Salvatore et al. (2015) recruited women in an agricultural community in Salinas, California that were either the spouse/partner of a farmworker or a farmworker themselves and had a child at home aged four years or younger that was walking [20]. Eligible families were randomly assigned to intervention and control groups. The interventions were based on the social-cognitive theory and the health belief model and consisted of educational sessions on how to reduce take-home exposures. The intervention was delivered by trained community health workers in a one-on-one setting in the participant’s home. Children in the intervention group had a decrease in DAP metabolite concentrations post-intervention, but the difference was not significant. However, floor wipes taken from the intervention group had a decrease for only one of the measured pesticides. The authors acknowledged that upstream interventions in the workplace (e.g., workplace policies and controls to reduce workers’ exposure to pesticides and probability of transporting residues home such as providing laundering services) would be more effective than an in-home intervention. Finally, in a recent study conducted by Griffith et al. (2018) in the state of Washington, USA, a community-based participatory intervention was developed to reduce the exposure to pesticides exclusively via the take-home pathway. The intervention was based on several campaigns that included festivals and health fairs leaded by community health workers (promotoras) with the objective to communicate strategies to protect farm workers’ families from pesticides such as washing adult clothes separately of children’s clothes. To asses this intervention, urine and dust samples were collected before and after the intervention. After the intervention, the children’s exposure to OPs were significantly (p < 0.001) reduced with a 2.7-fold decrease from baseline measurements to the post-intervention measurement [37]. This intervention provides an effective process for disrupting the take-home pathway and reinforces how interventions can positively impact the reduction of pesticide exposure.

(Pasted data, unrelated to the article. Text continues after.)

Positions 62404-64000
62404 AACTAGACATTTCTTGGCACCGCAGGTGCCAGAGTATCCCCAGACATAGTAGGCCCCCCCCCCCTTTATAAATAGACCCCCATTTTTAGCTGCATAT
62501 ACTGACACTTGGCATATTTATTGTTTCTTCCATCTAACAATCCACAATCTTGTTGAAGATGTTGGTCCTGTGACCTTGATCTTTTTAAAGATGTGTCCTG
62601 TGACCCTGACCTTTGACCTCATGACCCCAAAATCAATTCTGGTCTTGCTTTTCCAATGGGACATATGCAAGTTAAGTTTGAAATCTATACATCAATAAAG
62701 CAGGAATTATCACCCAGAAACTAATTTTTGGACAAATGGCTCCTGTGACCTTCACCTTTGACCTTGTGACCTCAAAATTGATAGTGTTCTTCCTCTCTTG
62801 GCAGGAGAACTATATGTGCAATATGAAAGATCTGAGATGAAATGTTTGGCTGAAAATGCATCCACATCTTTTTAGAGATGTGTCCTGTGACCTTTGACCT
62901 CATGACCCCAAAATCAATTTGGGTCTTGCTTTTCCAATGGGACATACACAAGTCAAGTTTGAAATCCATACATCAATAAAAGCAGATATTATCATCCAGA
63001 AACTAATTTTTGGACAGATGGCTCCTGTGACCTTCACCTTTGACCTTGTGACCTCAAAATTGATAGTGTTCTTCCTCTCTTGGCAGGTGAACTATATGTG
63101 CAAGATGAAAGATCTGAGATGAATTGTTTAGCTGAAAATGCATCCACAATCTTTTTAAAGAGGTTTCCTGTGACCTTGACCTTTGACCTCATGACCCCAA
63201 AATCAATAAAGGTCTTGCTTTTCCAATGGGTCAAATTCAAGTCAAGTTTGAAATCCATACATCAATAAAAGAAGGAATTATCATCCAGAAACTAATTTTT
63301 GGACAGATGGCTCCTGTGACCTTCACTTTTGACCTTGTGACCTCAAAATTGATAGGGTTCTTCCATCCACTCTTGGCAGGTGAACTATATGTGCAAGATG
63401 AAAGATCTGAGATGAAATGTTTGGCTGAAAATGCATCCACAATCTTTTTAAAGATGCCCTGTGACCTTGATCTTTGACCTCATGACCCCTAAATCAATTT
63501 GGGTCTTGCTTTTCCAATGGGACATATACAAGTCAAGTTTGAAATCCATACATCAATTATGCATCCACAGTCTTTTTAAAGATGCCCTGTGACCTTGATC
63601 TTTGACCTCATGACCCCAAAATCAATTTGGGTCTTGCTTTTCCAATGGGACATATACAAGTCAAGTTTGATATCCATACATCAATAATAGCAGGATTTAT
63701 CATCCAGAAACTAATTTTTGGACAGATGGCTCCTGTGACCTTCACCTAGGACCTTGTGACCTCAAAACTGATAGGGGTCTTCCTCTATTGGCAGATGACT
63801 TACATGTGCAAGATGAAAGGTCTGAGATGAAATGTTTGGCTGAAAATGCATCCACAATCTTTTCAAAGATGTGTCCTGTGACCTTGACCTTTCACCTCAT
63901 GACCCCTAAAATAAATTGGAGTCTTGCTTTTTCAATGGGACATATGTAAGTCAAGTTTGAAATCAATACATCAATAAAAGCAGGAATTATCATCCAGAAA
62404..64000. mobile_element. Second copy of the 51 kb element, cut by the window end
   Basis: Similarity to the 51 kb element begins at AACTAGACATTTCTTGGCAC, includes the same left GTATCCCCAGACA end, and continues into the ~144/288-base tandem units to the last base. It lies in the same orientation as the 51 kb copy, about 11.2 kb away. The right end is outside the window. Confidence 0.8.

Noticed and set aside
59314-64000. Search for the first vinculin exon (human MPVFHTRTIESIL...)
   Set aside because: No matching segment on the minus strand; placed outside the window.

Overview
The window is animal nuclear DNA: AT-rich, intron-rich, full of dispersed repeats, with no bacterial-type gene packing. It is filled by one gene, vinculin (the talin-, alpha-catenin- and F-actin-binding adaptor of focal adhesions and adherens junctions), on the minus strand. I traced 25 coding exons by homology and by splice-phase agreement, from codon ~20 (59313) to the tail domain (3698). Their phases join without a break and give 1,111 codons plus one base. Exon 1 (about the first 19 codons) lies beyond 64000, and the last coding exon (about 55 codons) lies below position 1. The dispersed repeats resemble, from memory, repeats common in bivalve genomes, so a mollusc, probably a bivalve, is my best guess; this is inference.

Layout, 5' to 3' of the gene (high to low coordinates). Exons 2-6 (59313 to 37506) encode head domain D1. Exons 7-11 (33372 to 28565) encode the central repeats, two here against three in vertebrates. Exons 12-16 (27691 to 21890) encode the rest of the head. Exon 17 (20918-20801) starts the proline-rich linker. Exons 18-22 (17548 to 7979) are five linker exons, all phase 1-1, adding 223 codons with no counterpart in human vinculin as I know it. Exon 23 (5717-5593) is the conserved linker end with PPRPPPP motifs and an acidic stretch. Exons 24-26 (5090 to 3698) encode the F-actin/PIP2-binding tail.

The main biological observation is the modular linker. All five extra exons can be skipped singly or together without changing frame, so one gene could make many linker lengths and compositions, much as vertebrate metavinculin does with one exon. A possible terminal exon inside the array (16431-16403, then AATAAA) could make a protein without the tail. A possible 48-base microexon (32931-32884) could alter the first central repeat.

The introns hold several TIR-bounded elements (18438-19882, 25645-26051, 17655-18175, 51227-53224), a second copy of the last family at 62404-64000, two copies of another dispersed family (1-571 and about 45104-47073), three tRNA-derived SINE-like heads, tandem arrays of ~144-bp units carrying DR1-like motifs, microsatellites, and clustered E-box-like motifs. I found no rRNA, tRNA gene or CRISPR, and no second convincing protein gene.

3.8. Seasonality

Only three of the reviewed studies assessed the seasonal differences in urinary pesticide metabolites among children [41,49,55]. Fiedler et al. (2015) showed that seasonality plays an important role in pesticide exposure by comparing urinary TCPy levels in 24 children from an exposure group (rice farming community) and 29 from a control group (aquaculture shrimp community) [55]. TCPy concentrations were significantly higher during the low-pesticide-use season than the high-pesticide-use season for the exposure group (GM = 9.59 μg/g creatinine vs. GM = 6.06 μg/g creatinine). This difference was also observed for the control group, where TCPy concentrations were significantly higher during the low pesticide use season (GM = 4.31 μg/g vs. GM = 2.84 μg/g of creatinine) [55]. Household use of pesticides during the low-use season may have been attributed to the high urinary TCPy concentrations amongst the participants. In another study, Atrazine concentrations in household dust were higher during the planting season (April–June) (GM = 422 ng/g) than the non-planting season (November–December) (GM = 33 ng/g) season [49]. These studies found that OP metabolites in the urine or/and dust were high during the summer season, which corresponds to the pesticide application season for most regions. Additionally, during different agricultural seasons, Tamaro et al. (2018) evaluated pesticide exposure by collecting dust samples from 119 households and 270 vehicles, and urine samples from 171 adults and children living in a rural community of the state of Washington [41]. The study found that parental occupation can significantly increase the concentration of certain OPs in house dust and children’s urinary OP metabolite concentrations depending on the type of OP and agricultural season such as thinning and harvest [41].